The question I submitted to the Oxfordshire County Council Cabinet Member for Public Health was:

Oxfordshire Mind is seeking £308K funding for Mental Health Awareness for children and young people. This investment in Public Health would potentially save the NHS and Social Care millions of pounds a year in Oxfordshire. Will the Cabinet Member meet with Mr Dan Knowles, CEO of Oxfordshire Mind, and me regarding funding this scheme of prevention, ensuring better mental health for young people in this county in years to come?

The written response was that the Cabinet Member cannot meet with us as that would be showing favouritism to one charity over another. She informed me there is bidding process to go through for funding.

Being a new County Councillor, I was unaware of this and so now I know better! But asking the question, and having it publicly documented, has already raised awareness. So it is not a wasted effort on my part.

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Is failure to use technology to enhance learning failing school pupils?

The format of education hasn’t really changed since Victorian times. Students are still packed into a classroom with a teacher who spends most of their time doing some variation of lecturing to the students, before they then apply whatever they’ve just heard to some real examples. This system treats everyone equally by treating pretty much everyone the same, using the same techniques and the same curriculum for everyone, regardless of their differences. Liberal Democrats tend to challenge traditional policies, and should challenge the current educational system too. We also tend to look solely to teachers for educational policy but it is also worth listening to the perspective of students.

Technology promised a revolution in classrooms, with very little change in the techniques in the publicly funded and conservative education sector. Technology has changed the way in which the teacher delivers the information to the class, allowing a little more interactivity but keeping the key parts of the teacher lecturing to the students on masse. Technology could, and should, be causing a more revolutionary change to education, like a number of charter schools are in the United States.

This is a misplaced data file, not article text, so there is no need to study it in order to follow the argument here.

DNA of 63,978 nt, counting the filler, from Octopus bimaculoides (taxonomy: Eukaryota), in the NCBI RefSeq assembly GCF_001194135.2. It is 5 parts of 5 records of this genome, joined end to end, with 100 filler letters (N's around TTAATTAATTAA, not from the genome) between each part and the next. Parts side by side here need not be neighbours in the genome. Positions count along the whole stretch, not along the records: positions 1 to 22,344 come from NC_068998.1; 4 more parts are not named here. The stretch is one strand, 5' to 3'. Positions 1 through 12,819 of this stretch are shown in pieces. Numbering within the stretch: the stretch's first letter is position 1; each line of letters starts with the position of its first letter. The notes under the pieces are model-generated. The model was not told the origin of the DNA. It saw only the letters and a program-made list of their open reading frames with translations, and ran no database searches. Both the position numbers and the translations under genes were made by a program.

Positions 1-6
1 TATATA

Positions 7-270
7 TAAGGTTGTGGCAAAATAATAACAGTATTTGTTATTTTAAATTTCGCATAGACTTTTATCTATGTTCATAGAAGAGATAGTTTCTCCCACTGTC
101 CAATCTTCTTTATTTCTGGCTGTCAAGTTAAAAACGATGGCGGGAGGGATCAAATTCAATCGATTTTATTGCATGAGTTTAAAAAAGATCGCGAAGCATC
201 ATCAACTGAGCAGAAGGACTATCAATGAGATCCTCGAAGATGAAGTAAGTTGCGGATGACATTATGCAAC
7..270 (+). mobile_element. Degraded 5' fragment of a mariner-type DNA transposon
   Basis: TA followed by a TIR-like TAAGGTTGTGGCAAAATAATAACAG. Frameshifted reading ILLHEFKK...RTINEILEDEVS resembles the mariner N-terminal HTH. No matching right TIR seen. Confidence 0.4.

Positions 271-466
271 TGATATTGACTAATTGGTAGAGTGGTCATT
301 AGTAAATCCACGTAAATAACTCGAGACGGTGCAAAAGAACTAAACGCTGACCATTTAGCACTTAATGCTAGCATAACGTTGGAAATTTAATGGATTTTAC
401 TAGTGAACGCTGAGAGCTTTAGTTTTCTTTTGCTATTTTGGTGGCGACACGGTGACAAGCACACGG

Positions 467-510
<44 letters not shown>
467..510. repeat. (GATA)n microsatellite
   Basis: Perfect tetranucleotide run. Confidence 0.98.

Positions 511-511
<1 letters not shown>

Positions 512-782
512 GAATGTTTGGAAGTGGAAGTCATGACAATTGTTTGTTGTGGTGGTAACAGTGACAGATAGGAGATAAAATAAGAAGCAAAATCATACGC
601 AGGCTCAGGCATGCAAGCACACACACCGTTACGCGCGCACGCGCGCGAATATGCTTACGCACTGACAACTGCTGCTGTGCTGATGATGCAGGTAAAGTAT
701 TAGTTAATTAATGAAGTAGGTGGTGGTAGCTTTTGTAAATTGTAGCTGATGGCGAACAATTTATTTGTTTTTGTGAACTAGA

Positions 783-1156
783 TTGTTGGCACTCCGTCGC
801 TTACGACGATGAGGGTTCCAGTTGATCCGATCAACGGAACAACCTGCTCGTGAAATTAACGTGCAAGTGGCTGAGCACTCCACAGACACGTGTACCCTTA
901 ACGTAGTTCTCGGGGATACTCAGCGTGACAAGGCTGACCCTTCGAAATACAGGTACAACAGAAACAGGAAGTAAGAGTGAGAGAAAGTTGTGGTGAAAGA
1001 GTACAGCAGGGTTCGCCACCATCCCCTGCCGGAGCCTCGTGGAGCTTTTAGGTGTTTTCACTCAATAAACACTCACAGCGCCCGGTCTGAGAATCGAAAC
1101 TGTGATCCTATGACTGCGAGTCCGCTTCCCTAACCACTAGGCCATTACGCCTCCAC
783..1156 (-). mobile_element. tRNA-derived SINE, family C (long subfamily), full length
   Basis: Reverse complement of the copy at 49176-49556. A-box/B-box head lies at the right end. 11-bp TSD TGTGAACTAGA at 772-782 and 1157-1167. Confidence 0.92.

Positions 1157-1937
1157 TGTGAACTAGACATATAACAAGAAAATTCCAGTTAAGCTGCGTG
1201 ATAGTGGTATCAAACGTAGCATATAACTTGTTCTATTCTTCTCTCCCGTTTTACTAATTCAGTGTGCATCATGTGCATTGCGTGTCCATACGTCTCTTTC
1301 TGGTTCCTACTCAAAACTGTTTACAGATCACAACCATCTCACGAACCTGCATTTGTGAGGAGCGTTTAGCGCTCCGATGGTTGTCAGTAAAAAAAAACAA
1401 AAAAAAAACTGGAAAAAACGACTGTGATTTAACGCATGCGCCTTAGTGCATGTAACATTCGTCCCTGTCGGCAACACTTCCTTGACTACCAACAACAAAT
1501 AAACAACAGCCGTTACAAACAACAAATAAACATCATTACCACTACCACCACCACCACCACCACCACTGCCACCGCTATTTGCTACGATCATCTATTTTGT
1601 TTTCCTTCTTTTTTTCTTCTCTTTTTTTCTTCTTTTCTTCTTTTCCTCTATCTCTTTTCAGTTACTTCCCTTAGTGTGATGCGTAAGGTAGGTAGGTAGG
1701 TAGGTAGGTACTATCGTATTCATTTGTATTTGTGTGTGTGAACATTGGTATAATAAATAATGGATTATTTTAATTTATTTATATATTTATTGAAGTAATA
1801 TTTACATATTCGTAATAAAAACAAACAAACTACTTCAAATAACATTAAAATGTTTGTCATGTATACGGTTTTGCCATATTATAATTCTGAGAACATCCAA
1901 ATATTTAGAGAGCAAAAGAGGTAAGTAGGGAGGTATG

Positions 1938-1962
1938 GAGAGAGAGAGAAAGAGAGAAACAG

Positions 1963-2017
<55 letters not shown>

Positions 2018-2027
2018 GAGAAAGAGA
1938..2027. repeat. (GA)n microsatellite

One charter school chain, called Summit Public Schools, has used technology to revolutionise their teaching. Students mainly learn from online courses and doing project work, supported by a teacher who moves from more authoritarian current role to a mentor, supporting students in their learning and explaining more difficult concepts. These schools save teachers a significant amount of time on marking, allowing teachers to support their students more and removing a significant source of stress. The school still requires students to cover a broad curriculum using a personal learning plan, though they are free to learn at their own pace and choose their topic at the time. 

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Recent Comments

  • User AvatarThomas 23rd Aug - 12:44pm
    Matthew Huntbach - big loser, but would not become a party of 8% with 8 seats. At least the students were on our side at...
  • User AvatarGary Fuller 23rd Aug - 12:41pm
    Full disclosure. I haven't read the article in the Sun, and I've not studied the statistics on crime rates among different demographics in any detail,...
  • User AvatarMatthew Huntbach 23rd Aug - 12:29pm
    P.J. They have a way of finding money when it is politically prudent. Ask the DUP. Do you really think they are going to present...
  • User Avatarnvelope2003 23rd Aug - 12:27pm
    To get people to use buses you would need a very frequent service running from about 5.30 am to midnight which would require a very...
  • User AvatarThomas 23rd Aug - 12:15pm
    P.J - I want to increase all kinds of taxes that can be increased: income tax (by 1.5-3% on all income bands), corporate tax (to...
  • User AvatarMatthew Huntbach 23rd Aug - 12:06pm
    P.J. When It comes to finding money I would start by looking at capital Gains tax allowances (unjustifiable). Then lets have a look at the...